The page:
Display windows in the brick building at 22 Plymouth Street S.W. tease the eye of passersby with bright squares and stitching on one-of-a-kind quilts.
In years past, though, the windows of what today is the fabric and stitching store Unique Fabrique used to be filled with other wares.
The post office was at the site roughly from 1877 to 1881 under Le Mars' second postmaster, Alden Aldrich, who was appointed by U.S. President Rutherford Hayes.
It is likely the brick building that still stands today was constructed in the early 1880s.
The building housed a grocery store on the main floor and offices on the second floor from about 1883 to 1893, according to historic maps.
A home for hardware
By about 1894, the window displays featured everything from seeds to rakes to grindstones.
The Sauer Bros. hardware store offered gasoline stoves that were "a boon to womankind in hot weather," according to an 1894 Le Mars Sentinel advertisement. "Ice cream on the farm and in the kitchen. You can make it yourself with a good freezer which costs only $1.75."
An 1896 advertisement announced Sauer Bros. was selling bicycles featuring "the fastest wheel on earth."
And in 1901, the store, then called Sauer & Sauer, offered stoves ranging in price from $11 to $60.
"Call at Sauer & Sauer's any day this week and get a cup of coffee and a 3-minute biscuit," the advertisement added.
There were many Sauers involved in the store through the years, including John, Julius, Magnus and Albert.
In January of 1904, Hermann Prust brought out the interest of Magnus Sauer in the hardware business, and he began operating the store with Albert Sauer, the son of Magnus and nephew of Julius.
News stories from the time refer to Prust and Sauer as the "enterprising Sixth Street hardware dealers."
One article noted they added "a thoroughly up-to-date cash register system to aid them in their large business."
Their business offered everything from stoves to field and garden seeds to new refrigerators that used "less ice than any refrigerator on the market," according to a 1905 Sentinel article.
In 1906, Mayor H. J. Linden purchased the interest of Albert Sauer in the hardware business. It was renamed Prust & Linden.
A 1907 city directory announced the shop sold everything from tinware to oil and paints to cutlery, plus sporting goods such as guns, golf clubs and baseball bats and toys like skates and boy's wagons.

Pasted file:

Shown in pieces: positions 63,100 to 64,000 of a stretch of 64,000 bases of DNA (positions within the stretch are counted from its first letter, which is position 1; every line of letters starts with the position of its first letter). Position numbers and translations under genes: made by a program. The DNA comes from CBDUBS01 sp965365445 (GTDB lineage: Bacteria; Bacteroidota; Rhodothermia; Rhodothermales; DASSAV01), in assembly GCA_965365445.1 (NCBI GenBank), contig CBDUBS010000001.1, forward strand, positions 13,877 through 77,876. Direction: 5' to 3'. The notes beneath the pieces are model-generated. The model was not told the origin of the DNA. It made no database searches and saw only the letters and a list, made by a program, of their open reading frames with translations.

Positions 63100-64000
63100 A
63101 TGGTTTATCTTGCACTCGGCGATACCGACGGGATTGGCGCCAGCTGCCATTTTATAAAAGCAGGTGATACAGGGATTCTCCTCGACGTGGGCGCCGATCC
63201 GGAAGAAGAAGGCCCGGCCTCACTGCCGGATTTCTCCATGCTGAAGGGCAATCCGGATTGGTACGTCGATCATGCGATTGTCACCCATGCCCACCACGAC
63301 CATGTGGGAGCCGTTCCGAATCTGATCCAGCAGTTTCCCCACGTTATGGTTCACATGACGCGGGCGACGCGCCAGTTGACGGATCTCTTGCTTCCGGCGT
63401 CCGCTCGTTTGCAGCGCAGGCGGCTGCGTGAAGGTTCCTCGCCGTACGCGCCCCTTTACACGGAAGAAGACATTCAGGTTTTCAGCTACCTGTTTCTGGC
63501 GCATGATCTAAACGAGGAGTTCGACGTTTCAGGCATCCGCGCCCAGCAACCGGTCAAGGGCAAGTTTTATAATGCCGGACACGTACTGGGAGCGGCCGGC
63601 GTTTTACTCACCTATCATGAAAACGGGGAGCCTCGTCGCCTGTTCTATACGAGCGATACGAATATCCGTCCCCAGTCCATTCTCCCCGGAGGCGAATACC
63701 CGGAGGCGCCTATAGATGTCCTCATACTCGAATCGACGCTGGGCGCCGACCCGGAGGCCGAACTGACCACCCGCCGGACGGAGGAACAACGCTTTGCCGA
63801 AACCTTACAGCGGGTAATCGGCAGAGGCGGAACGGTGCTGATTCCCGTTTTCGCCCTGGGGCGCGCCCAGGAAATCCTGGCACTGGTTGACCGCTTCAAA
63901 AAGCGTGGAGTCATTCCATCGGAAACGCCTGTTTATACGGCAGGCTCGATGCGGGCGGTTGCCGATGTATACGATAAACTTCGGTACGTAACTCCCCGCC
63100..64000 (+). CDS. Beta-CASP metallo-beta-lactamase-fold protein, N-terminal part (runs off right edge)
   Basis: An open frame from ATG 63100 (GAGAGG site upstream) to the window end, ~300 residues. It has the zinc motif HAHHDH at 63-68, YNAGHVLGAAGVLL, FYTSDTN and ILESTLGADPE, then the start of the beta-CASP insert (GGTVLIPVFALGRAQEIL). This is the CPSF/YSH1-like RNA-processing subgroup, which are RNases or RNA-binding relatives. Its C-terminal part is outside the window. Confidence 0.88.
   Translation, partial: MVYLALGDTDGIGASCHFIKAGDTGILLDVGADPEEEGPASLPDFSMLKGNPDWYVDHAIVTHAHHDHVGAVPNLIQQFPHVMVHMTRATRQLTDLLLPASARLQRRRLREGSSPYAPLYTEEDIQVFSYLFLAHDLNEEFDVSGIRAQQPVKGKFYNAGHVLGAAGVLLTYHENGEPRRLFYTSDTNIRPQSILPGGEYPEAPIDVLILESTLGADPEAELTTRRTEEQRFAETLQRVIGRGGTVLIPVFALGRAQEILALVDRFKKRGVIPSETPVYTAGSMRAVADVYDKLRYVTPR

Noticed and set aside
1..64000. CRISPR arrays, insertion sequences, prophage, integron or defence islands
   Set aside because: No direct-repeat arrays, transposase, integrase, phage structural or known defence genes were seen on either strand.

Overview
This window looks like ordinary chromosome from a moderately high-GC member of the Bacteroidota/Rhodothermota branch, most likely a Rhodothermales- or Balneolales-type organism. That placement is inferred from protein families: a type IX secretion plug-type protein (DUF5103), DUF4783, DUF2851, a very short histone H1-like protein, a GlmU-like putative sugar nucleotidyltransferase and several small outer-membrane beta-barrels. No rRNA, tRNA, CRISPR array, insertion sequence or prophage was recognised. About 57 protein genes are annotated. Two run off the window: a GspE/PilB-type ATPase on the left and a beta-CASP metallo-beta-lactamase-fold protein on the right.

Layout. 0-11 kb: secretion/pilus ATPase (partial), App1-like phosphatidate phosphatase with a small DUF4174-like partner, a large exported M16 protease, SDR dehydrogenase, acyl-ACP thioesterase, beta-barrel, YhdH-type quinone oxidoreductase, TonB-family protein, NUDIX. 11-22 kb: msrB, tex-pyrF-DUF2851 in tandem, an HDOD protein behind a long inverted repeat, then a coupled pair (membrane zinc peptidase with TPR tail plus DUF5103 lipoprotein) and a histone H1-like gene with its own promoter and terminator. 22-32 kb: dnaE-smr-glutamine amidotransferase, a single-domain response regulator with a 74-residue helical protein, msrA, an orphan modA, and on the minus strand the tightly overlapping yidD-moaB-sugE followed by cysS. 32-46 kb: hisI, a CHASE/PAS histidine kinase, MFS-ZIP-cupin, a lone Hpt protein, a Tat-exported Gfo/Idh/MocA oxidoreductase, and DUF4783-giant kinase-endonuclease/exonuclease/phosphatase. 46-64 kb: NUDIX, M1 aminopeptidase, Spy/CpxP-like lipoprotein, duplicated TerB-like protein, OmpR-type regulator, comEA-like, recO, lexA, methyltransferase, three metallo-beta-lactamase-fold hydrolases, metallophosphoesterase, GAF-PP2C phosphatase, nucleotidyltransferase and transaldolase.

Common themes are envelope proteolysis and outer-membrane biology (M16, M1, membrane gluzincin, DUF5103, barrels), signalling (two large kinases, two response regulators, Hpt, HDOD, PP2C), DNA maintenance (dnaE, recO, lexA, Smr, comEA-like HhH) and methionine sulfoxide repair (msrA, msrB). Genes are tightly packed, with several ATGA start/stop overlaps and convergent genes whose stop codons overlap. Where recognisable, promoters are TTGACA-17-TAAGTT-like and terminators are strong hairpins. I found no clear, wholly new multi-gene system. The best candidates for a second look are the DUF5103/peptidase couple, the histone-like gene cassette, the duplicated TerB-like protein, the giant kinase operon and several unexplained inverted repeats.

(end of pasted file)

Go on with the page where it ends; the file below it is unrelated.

Then in 1910, Prust became the sole proprietor of the hardware establishment. Linden planned to move west to be nearer to family.
Prust's sister, Emma, resigned as a bookkeeper at the Meyers Meat Market to help with bookkeeping at her brother's hardware business, then named Prust Hardware Company.
A March 19, 1912, article in the Le Mars Sentinel announced that Prust Hardware company would erect a two-story brick building at the corner of Sixth and Eagle that summer, the location of today's Sherwin-Williams at 33 Plymouth St. N.W.
Renovation at the old building began that week.
Prust made deliveries by horse, and one 1912 article announced that one of Prust's delivery horses ran away in the south part of town, demolishing the wagon.
By fall, Prust had moved the store, vacating the building at 22 Plymouth St. S.W.
He died only one year later, at 34, suffering a "stroke of apoplexy," according to a Sentinel article.
Billiards and more
After the hardware store moved, the Kehrberg-Schneider Company hosted an odds and ends sale in the old Prust building.
Then, in 1913, a five-and-dime store occupied the building at 22 Plymouth St. S.W., according to historic maps.
A newspaper advertisement from 1923 notes that the upstairs was rented as apartments.
In the early 1930s, the building became home to Zenor's Amusement Parlor.
A 1934 advertisement announced the parlor would hold seven free billiard exhibitions in connection with the national "Better Billiards" program.
The first exhibition featured Willie Hoppe, a world champion at cushion carom and 18.1 balkline billiards.